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In Berkeley, Criticism of Religion Is Admired—Unless the Religion Is Islam

July 28 2017

The Berkeley, CA community radio station KPFA recently canceled an upcoming talk by Richard Dawkins, the geneticist-turned-advocate-of-atheism, explaining that while it “emphatically supports serious free speech,” it “does not endorse hurtful speech.” In this case the “hurtful speech” was Dawkins’ criticisms of Islam, which are of a piece with his observations about religion in general. Tom Wilson writes:

Given Richard Dawkins’ [contempt for] religious belief in general, you would have thought the event organizers might have anticipated that this arch-secularist wouldn’t have anything very complimentary to say about Islam, either. Yet there is something rather troubling in KPFA’s statement on its discovery of Dawkins’s “hurtful speech,” [which it] explained as follows: “We had booked this event based entirely on his excellent new book on science, when we didn’t know he had offended and hurt—in his tweets and other comments on Islam—so many people.”

This leaves a question. If Dawkins’s incriminating tweets on Islam eventually came to the organizers’ attention, what about all of his other pronouncements on religion? As in the many writings and speeches that deal with insulting all the other religions. Is KPFA yet to stumble upon Dawkins’s international best-seller The God Delusion? Imagine their sense of horror when they learn of all those hurt Jewish and Christian feelings. After all, Dawkins has had some pretty fiery things to say about the “God of the Old Testament.”

Unless, of course, the organizers already knew all about Dawkins’s past comments on the other religions, but it only became a problem for them when they found out that Dawkins had been saying similar things about Islam. Had Dawkins been silent on Islam and only derided Christianity and Judaism, would he then have still been welcome at the Berkeley event? It rather sounds like it. . . .

Canceling an event with an internationally renowned atheist on the grounds that he has offended the feelings of religious people is, of course, absurd.

Read more at Commentary

More about: Atheism, Islam, Political correctness, Religion & Holidays, Richard Dawkins

The Palestinian National Movement Has Reached a Point of Crisis

With Hamas having failed to achieve anything through several weeks of demonstrations and violence, and Mahmoud Abbas reduced to giving rambling anti-Semitic speeches, Palestinian aspirations seem to have hit a brick wall. Elliott Abrams explains:

[Neither] Fatah [nor] Hamas offers Palestinians a practical program for national independence. . . . [The current situation] leaves Palestinians high and dry, with no way forward at all. Whatever the criticism of the “occupation,” Israelis will certainly not abandon the West Bank to chaos or to a possible Hamas takeover. Today the establishment of a sovereign Palestinian state is simply too dangerous to Israel and to Jordan to be contemplated. . . . There are only two other options. The first is the “one-state solution,” meaning union with Israel; but that is a nonstarter that Israel will reject no matter who is its prime minister. The other option is some kind of eventual link to Jordan.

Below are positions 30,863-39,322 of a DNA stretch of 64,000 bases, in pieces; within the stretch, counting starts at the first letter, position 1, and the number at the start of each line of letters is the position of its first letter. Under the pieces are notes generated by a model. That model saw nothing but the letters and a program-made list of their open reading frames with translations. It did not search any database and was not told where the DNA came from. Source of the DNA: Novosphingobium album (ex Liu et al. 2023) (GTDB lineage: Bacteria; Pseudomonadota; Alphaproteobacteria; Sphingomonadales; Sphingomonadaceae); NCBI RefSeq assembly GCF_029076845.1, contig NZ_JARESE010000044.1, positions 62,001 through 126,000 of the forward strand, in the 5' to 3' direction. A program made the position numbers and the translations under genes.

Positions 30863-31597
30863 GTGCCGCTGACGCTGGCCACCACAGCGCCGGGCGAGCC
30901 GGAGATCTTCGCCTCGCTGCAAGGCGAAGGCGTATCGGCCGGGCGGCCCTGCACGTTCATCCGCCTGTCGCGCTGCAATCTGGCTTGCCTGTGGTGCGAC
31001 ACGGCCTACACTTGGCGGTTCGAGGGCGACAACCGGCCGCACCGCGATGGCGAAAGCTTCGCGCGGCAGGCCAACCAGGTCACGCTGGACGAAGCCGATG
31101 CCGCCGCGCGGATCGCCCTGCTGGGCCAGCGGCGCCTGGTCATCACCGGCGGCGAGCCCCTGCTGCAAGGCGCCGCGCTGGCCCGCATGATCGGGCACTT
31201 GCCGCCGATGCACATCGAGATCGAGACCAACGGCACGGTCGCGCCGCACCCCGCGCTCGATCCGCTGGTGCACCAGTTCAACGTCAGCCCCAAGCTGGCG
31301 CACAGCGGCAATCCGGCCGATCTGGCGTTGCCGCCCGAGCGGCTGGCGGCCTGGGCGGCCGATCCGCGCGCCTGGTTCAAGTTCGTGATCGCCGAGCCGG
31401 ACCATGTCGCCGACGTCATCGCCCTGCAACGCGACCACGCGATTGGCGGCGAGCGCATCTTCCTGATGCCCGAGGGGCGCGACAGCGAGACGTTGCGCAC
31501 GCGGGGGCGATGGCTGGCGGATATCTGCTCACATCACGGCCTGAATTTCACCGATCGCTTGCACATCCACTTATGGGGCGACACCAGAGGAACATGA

In polite diplomatic society, and in Palestinian public discourse, such a link cannot be mentioned. But younger people who visit there, Palestinians have explained to me, can see a society that is half-Palestinian and functions as an independent nation with a working system of law and order. Jordanians travel freely, rarely suffer from terrorism, and [can vote in regular] elections, even if power is ultimately concentrated in the royal palace. The kingdom has close relations with all the Sunni states and the West, and is at peace with Israel.

The fundamental question all this raises is what, in 2018, is the nature and objective of Palestinian nationalism. Is the goal sovereignty at all costs, no matter how long it takes and even if it is increasingly divorced from peace, prosperity, and personal freedom? Is “steadfastness” [in refusing to compromise with Israel] the greatest Palestinian virtue now and forever? These questions cannot be debated in either Gaza or the West Bank. But as Israel celebrates 70 years and the “occupation” is now more than a half-century old, how much longer can they be delayed? . . .

The catastrophic mishandling of Palestinian affairs by generations of leaders from Haj Amin al-Husseini (the pro-Nazi mufti of the British Mandate period) to Yasir Arafat and now to Mahmoud Abbas has been the true Palestinian Nakba.

Read more at Weekly Standard

More about: Gaza Strip, Hamas, Israel & Zionism, Jordan, Mahmoud Abbas, Palestinians